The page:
Best Erotic Comics 2008, to be published by Last Gasp

Last Gasp is seeking submissions for an anthology of adult comics, “Best Erotic Comics 2008″ (the first in a planned annual series). The series is intended to showcase the most artistically interesting — and most sexually arousing — recent erotic comics, from both the literary comic side of the field and the smut comic side. We believe that the divide between literary comics and adult comics is unfortunate and unnecessary, and we plan to make “Best Erotic Comics” enjoyable both as a literary and artistic exploration of human sexuality… and as a fun dirty book.

In keeping with this vision, submissions to “Best Erotic Comics” should be both:

a) Hot.

b) Interesting in some way in addition to being hot.

Here are some more details:

IF YOU ARE PRIMARILY A SMUT COMIC ARTIST:

Submissions to “Best Erotic Comics” should not simply be hot sex comics. They should have some literary and/or artistic quality, as well as being arousing. We are looking for hot sex comics that are also thoughtful, insightful, engaging, funny, poignant, political, and/or exceptionally well-drawn.

IF YOU ARE PRIMARILY A LITERARY COMIC ARTIST:

Submissions to “Best Erotic Comics” should not simply be about sex. They should also be hot. We are looking for thoughtful, insightful, engaging, funny, poignant, political, and/or exceptionally well-drawn comics that make the reader want to have sex and/or whack off.

IF YOU ALREADY WORK IN LITERARY SMUT COMICS:

Excellent! Send us your best work.

We are looking for a wide variety of erotic content — straight, gay, lesbian, bi, trans, and other; kinky and vanilla; from the points of view of women, men, and others. Both single-panel and multi-panel comics will be accepted. We are primarily looking for black-and-white work, but will be including a limited color section. We are accepting both original and previously-published comics; previously-published work should have been published or reprinted fairly recently, ideally after January 1, 2000. You can submit individual stories or excerpts from longer works. Work should be in English or wordless. Deadline for submissions: November 30, 2006. The pay starts at $20 a page, depending on length and other considerations.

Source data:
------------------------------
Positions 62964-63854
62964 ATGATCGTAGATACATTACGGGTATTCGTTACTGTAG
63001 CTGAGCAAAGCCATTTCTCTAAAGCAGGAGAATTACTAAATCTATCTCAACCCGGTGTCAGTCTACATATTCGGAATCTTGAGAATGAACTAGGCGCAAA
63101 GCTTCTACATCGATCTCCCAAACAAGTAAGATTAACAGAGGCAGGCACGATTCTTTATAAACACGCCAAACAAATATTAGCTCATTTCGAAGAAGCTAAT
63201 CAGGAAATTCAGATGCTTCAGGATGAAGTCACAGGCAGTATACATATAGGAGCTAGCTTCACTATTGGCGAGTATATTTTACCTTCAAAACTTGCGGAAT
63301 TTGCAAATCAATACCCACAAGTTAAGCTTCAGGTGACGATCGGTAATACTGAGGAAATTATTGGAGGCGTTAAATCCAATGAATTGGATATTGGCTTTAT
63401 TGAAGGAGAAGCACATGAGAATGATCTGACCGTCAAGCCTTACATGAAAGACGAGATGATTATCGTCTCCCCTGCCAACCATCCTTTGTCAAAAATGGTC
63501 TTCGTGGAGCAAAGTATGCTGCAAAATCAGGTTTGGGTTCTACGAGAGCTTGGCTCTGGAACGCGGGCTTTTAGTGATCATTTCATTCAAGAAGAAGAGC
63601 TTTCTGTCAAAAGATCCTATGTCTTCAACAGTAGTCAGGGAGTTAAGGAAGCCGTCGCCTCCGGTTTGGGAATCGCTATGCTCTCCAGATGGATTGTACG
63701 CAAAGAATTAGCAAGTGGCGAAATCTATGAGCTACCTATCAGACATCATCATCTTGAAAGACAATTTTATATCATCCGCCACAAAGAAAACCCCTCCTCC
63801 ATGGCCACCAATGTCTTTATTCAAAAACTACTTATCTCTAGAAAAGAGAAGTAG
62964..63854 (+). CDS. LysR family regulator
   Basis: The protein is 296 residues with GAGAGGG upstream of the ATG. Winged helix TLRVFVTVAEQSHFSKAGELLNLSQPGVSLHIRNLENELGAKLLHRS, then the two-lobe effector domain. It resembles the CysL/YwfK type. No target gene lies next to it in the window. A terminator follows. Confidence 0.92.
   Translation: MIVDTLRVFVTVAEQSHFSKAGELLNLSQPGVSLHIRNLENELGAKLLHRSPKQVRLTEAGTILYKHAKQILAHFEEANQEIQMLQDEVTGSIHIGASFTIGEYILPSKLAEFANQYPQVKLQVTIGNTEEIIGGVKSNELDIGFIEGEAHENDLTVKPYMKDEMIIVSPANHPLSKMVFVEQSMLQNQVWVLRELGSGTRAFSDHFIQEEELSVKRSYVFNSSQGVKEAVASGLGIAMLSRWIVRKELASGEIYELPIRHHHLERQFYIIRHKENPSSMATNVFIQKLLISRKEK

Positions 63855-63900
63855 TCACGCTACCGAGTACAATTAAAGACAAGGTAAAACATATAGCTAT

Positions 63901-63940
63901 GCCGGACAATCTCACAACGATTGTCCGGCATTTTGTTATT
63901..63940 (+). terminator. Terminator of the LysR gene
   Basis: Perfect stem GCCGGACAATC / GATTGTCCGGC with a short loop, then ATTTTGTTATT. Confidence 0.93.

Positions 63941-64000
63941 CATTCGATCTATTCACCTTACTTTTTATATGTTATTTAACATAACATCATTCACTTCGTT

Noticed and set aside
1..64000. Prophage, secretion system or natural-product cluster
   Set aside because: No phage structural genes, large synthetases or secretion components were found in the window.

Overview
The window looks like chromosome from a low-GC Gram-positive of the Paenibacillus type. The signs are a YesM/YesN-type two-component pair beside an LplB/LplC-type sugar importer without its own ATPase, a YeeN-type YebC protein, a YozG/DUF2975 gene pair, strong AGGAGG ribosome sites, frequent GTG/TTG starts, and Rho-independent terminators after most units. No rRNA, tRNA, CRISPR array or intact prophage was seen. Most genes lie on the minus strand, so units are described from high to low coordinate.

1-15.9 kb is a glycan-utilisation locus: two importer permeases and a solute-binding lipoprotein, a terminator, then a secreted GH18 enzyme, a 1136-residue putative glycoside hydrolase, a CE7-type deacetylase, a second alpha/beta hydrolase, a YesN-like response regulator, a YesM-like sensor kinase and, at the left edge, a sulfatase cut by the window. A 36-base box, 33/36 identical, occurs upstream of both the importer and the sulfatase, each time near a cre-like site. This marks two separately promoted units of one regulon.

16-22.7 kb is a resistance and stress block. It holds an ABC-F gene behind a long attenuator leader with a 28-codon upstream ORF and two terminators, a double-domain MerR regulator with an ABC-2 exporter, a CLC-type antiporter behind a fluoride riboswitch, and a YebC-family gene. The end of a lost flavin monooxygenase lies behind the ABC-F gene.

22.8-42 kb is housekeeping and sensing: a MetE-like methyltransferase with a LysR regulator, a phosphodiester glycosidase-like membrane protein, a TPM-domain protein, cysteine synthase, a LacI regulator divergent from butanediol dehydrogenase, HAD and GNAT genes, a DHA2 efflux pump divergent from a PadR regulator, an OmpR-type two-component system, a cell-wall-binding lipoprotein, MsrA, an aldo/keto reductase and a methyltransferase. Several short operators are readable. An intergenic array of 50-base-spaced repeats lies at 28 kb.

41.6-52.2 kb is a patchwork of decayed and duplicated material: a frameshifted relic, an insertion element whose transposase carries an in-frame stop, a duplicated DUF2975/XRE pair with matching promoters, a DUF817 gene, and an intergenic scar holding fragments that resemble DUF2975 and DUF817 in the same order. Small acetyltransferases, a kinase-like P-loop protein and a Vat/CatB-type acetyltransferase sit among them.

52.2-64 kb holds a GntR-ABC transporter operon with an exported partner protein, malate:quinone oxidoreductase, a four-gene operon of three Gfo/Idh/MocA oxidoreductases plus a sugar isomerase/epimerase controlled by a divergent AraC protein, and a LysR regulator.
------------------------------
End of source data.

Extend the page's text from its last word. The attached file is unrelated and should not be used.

The editor of the anthology is Greta Christina. Greta has been writing about sex professionally since 1989. She is editor of the anthology “Paying For It: A Guide by Sex Workers for Their Clients,” and author of the erotic novella “Bending,” which appeared in the three-novella collection “Three Kinds of Asking For It” edited by Susie Bright for Simon & Schuster. Her writing has appeared in numerous magazines and newspapers, including Ms., Penthouse, and the Skeptical Inquirer, as well as several anthologies, including Best American Erotica 2003 and 2005. She has worked for Last Gasp Books and Comics since 2002.

Please send submissions to:

Last Gasp
Attention: Best Erotic Comics
777 Florida St.
San Francisco, CA 94110

Please include a self-addressed stamped envelope. Do not send originals, or your only copy. All submissions with SASE will be answered, but submissions will not be returned. Deadline: November 30, 2006.